Neutron stars are one of the possible end products of the stellar life cycle. These objects are the compact remnants of once massive stars that burned all their fuel and consequently collapsed under their own gravity and exploded in a supernova. One can thus say that neutron stars are ‘dead stars’: they have no internal resources to replenish the energy that is lost via photons emitted from their surface and neutrinos escaping from their interior. When left alone, neutron stars would therefore slowly fade away over the course of millions of years. However, a neutron star can escape this fate when it is a member of a binary system: it can then regain energy by pulling off and accreting matter from its accompanying star (it can suck life out of its companion, so to say).
Accretion causes a complex network of nuclear reactions inside the neutron star, at a few hundred meters below its surface. These reactions serve as an effective energy supply. When the neutron star is done accreting, however, it will immediately start to loose energy again. Using sensitive X-ray telescopes and dedicated observing techniques, the signatures of these processes can be detected: the temperature of a neutron star rises during accretion episodes but then gradually decreases afterward. In particular, a detailed mapping of the ‘cooling curve’ of a neutron star can give unique insight into its tantalizing interior structure, one of the basic quests of neutron star research.
These cooling studies cannot be carried out for just any neutron star: in order to create detectable temperature differences, a neutron star must be very cold to start with, and/or accrete (i.e., be heated) for a long time. EXO 0748-676 is one of the few sources for which such a study could be carried out. This neutron star started accreting some time between 1980 and 1984 and happily continued to cannibalize its companion star until it suddenly stopped in 2008. We seized this rare opportunity to study a cooling neutron star and embarked on a monitoring campaign using the sensitive Chandra, XMM-Newton and Swift X-ray satellites.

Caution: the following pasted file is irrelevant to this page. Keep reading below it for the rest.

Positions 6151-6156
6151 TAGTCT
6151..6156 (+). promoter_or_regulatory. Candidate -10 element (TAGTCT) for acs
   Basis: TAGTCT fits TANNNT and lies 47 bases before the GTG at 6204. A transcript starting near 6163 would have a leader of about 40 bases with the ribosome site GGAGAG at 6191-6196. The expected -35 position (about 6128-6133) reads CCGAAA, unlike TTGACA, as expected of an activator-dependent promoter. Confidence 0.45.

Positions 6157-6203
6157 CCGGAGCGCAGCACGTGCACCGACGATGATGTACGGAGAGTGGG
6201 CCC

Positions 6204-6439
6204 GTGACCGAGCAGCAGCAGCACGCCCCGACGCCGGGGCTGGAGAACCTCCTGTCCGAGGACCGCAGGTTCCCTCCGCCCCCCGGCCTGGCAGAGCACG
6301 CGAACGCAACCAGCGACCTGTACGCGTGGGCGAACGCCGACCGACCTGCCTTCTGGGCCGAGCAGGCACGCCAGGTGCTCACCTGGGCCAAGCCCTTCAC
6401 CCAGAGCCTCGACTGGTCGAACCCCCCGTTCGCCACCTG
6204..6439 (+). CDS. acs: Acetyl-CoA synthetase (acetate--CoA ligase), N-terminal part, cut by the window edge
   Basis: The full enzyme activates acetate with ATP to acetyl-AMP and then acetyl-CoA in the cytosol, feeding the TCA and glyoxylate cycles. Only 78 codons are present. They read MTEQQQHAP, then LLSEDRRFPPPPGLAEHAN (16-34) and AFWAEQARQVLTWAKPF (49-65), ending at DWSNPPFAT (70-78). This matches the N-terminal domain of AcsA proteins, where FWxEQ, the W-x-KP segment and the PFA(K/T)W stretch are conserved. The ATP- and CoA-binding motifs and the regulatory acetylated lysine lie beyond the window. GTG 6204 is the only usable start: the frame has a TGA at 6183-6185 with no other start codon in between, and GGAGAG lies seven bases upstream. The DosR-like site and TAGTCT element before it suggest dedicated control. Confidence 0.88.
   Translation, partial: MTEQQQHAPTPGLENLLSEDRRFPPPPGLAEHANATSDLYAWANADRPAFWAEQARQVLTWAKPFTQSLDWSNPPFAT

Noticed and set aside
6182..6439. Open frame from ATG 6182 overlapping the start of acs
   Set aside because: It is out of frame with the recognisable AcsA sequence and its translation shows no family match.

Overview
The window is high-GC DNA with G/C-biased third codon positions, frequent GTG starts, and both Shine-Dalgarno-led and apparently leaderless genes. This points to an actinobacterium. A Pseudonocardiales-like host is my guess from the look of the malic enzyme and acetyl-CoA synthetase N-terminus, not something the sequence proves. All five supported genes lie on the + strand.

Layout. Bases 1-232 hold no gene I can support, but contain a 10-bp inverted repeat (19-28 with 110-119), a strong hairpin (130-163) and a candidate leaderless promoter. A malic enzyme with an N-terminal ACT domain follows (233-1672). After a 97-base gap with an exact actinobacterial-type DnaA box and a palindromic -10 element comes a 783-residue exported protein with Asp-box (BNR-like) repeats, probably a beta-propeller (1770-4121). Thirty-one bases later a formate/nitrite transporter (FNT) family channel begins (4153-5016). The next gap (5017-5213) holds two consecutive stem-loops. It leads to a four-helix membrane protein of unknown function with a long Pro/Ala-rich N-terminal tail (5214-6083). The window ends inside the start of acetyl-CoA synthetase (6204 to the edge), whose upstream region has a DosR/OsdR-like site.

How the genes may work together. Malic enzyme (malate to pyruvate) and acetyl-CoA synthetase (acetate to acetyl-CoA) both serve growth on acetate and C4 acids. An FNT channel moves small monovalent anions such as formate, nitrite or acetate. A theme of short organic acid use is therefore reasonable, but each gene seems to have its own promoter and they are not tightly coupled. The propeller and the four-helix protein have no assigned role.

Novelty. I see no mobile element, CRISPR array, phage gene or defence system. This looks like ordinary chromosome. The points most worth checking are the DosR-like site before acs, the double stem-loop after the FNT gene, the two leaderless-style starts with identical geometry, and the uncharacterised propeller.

Our X-ray observations revealed that EXO 0748-676 harbors a relatively hot neutron star, as expected given its long history of feasting on its companion. During the first year after it stopped accreting, its temperature was gradually decreasing indicating that the hot neutron star was cooling. However, between 2009 and 2011, we did not detect any significant temperature change any more. To verify that the neutron star had indeed stopped cooling, we obtained a new Chandra observation in 2013. Surprisingly, this new data point showed that the temperature had dropped again, indicating that cooling is ongoing. Excitingly, the apparent plateau of stalled cooling in 2009-2011 could be the result of a chemical process in which light and heavy atoms separate out in different layers.
If this process indeed occurs, it would suggest that the crust of neutron stars has a very ordered, strong structure. That has important implications for several observational properties of neutron stars, including the emission of gravitational waves from deformations in their structure. This result on EXO 0748-676 nicely illustrates how astronomical observations can be used to probe micro-physical processes occurring in the dense interior of neutron stars.
Degenaar, Medin, Cumming et al. 2014, ApJ 791, 47: Probing the Crust of the Neutron Star in EXO 0748-676
Paper link: ADS
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